Shell’s directors face legal action from climate group shareholder

The lawyers from ClientEarth — which is a Shell shareholder — said they are seeking to hold the oil and gas company’s 13 directors personally liable for what they consider to be a failure to adequately prepare for the global shift to a low-carbon economy. They say that the board has failed to adopt and implement a climate strategy that aligns with the 2015 Paris Agreement, claiming that amounts to an alleged breach of the directors’ duties under the UK Companies Act.

ClientEarth said it had written to Shell notifying it of its claim and was waiting for it to respond before filing papers at the High Court of England and Wales. For the case to proceed, ClientEarth would then need permission from the court to do so.

“We believe that there are sufficient grounds to assert that Shell’s board is mismanaging the material and foreseeable climate risk facing the company,” said ClientEarth lawyer Paul Benson in a statement. “Unless the board changes course, long-term value will be eroded, and eventually destroyed,” he added.

In a written response to Reuters, Shell said it was delivering on its global strategy that supported the Paris Agreement on climate, including by “transforming our business to provide more low-carbon energy for customers.”

“Addressing a challenge as big as climate change requires action from all quarters. The energy supply challenges we are seeing underscore the need for effective, government-led policies to address critical needs such as energy security while decarbonizing our energy system. These challenges cannot be solved by litigation,” Shell said.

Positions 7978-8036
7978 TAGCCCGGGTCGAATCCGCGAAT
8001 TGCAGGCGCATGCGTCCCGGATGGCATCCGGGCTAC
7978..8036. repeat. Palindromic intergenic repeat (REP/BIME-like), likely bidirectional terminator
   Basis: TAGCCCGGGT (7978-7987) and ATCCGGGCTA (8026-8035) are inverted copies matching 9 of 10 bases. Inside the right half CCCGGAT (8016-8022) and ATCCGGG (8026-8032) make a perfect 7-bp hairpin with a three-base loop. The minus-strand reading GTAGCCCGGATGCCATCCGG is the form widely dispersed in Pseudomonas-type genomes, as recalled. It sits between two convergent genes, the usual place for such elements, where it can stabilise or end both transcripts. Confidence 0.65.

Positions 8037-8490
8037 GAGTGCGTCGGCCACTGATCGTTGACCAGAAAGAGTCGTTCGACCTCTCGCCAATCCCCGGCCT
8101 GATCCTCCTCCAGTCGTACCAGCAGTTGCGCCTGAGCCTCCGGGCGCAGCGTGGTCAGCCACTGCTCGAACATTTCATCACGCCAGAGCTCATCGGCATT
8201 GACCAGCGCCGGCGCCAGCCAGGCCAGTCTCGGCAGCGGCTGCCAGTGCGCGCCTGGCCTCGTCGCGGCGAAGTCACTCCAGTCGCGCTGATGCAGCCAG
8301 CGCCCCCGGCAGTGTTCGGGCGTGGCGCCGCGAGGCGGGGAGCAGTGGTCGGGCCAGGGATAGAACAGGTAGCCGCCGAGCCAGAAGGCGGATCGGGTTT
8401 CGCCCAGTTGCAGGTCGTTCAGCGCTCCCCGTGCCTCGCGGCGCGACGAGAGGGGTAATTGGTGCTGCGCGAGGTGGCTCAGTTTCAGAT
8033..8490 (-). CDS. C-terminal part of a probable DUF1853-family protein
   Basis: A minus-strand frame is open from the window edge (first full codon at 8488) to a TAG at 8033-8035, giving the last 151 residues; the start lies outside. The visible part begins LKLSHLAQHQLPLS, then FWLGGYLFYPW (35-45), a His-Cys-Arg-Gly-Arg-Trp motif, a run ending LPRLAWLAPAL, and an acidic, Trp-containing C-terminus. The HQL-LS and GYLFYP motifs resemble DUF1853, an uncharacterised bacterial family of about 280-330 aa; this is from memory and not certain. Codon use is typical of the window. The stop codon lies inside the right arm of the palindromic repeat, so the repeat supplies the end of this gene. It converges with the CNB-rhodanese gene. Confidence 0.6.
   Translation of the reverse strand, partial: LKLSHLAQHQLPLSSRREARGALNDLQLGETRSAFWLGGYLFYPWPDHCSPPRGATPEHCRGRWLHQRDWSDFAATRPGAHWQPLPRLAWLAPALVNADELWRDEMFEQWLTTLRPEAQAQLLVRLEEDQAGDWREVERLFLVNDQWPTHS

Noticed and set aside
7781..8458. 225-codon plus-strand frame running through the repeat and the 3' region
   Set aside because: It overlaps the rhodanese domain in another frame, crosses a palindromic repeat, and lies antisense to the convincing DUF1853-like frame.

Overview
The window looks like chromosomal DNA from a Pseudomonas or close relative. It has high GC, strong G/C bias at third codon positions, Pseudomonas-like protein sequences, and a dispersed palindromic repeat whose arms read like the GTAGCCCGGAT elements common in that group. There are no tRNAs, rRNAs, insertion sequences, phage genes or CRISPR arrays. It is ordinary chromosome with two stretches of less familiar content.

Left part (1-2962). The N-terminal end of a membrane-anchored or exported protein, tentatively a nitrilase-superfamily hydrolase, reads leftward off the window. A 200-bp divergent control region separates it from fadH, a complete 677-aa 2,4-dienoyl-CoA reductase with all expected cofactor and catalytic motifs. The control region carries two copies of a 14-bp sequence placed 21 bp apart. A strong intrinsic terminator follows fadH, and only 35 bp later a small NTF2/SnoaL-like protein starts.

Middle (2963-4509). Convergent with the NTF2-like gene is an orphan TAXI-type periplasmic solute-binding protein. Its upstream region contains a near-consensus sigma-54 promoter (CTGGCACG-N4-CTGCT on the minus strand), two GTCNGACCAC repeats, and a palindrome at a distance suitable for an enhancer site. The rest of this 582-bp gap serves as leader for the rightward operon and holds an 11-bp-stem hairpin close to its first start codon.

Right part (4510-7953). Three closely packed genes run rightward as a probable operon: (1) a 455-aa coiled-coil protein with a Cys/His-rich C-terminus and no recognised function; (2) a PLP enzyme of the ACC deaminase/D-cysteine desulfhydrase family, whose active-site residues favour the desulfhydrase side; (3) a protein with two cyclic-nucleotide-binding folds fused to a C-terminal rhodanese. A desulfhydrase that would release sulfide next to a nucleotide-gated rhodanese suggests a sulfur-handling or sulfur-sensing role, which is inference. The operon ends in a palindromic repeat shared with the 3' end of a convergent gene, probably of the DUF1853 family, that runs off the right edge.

The legal action comes less than a year after a Dutch court made a landmark ruling that Shell must dramatically reduce its carbon emissions. Shell is appealing that ruling.

ClientEarth, a not-for-profit, has a track record of winning climate litigation cases. Last year it won a case against the European Investment Bank, in which the Court of Justice of the European Union ruled it had illegally avoided environmental scrutiny of its financing decisions. In 2020, the company Enea suspended construction of a coal plant in Poland after the group took it to court. The court ruled that authorizing the project was legally invalid.

Energy companies are facing a challenge to their business model as countries look to cut use of fossil fuels, a major cause of human-made global warming, and reach net-zero greenhouse gas emissions by mid-century.

Shell has pledged to halve the greenhouse gas emissions from its operations by 2030, but its plans to reduce emissions from the actual use of its products was not far-reaching enough, ClientEarth said.

Shell’s net-zero target was also not reflected in the company’s operating plans or budgets, ClientEarth added.

UN climate scientists have reiterated the need for faster global action and said failure to hit the Paris Agreement goal of limiting warming to well below 2 degrees Celsius above pre-industrial norms would cause irreparable damage.

The UK Companies Act would require Shell to act in a way that promotes the company’s success, and to do so whilst exercising reasonable care, skill and diligence.

ClientEarth said it was bringing the action as a shareholder in Shell on behalf of all stakeholders to help protect the long-term viability of the company.

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